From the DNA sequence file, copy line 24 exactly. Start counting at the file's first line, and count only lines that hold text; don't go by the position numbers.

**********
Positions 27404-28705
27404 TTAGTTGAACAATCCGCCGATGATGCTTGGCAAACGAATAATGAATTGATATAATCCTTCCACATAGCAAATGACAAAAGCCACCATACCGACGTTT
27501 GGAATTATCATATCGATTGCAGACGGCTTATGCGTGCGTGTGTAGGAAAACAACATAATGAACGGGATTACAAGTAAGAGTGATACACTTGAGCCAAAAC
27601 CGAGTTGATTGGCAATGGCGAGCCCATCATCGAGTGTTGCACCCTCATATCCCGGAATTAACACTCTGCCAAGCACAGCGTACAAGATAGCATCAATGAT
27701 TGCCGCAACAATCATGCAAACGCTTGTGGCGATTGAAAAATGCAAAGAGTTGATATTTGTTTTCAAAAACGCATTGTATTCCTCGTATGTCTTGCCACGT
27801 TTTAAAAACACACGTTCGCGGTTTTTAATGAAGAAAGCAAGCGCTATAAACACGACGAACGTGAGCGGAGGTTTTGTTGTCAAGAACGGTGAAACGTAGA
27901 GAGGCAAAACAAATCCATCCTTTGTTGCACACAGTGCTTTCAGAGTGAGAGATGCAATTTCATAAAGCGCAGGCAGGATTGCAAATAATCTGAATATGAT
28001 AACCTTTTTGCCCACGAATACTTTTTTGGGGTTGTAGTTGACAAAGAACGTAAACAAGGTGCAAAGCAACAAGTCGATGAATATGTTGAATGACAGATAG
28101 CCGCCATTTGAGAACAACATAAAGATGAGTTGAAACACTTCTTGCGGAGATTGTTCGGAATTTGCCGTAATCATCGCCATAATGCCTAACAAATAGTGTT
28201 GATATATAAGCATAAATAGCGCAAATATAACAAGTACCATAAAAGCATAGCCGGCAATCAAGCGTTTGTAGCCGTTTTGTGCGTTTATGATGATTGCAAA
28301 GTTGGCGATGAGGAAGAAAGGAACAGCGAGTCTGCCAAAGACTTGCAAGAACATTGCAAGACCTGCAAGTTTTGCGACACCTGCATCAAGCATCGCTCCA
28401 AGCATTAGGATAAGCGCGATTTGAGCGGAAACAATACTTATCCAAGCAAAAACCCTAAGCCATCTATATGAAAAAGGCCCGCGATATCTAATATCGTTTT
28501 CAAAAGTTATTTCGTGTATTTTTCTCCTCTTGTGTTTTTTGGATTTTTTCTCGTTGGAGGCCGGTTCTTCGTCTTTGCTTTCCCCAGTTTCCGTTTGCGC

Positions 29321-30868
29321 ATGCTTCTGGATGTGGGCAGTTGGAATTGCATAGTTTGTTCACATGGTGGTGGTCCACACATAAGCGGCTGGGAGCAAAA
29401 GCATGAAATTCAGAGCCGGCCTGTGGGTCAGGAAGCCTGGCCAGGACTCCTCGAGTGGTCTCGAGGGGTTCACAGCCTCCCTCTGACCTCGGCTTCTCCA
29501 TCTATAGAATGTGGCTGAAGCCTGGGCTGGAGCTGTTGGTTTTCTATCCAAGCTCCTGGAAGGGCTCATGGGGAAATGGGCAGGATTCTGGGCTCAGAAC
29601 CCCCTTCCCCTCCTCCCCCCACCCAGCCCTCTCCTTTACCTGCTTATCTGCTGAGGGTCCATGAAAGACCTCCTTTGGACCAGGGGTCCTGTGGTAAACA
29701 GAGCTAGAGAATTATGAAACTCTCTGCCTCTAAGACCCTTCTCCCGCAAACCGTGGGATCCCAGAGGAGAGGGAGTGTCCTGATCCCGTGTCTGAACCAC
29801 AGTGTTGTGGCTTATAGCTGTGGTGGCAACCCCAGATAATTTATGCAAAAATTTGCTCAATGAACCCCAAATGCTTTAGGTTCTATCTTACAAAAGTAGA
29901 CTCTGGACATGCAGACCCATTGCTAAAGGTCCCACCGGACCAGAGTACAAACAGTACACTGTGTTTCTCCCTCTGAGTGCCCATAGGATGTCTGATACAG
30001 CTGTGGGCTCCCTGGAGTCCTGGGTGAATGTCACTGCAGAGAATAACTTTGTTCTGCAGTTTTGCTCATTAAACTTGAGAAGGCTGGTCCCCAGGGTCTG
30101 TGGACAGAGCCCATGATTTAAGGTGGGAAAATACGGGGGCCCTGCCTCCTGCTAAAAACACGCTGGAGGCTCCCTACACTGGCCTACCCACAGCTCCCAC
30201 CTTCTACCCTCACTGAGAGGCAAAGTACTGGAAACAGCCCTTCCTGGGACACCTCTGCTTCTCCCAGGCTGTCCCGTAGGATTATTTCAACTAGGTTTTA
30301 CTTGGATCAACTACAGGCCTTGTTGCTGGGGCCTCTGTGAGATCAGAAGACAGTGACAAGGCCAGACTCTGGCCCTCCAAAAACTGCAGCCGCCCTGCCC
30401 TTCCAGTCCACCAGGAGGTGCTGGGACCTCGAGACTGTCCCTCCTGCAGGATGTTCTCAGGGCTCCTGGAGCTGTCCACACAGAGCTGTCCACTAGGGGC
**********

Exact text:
30201 CTTCTACCCTCACTGAGAGGCAAAGTACTGGAAACAGCCCTTCCTGGGACACCTCTGCTTCTCCCAGGCTGTCCCGTAGGATTATTTCAACTAGGTTTTA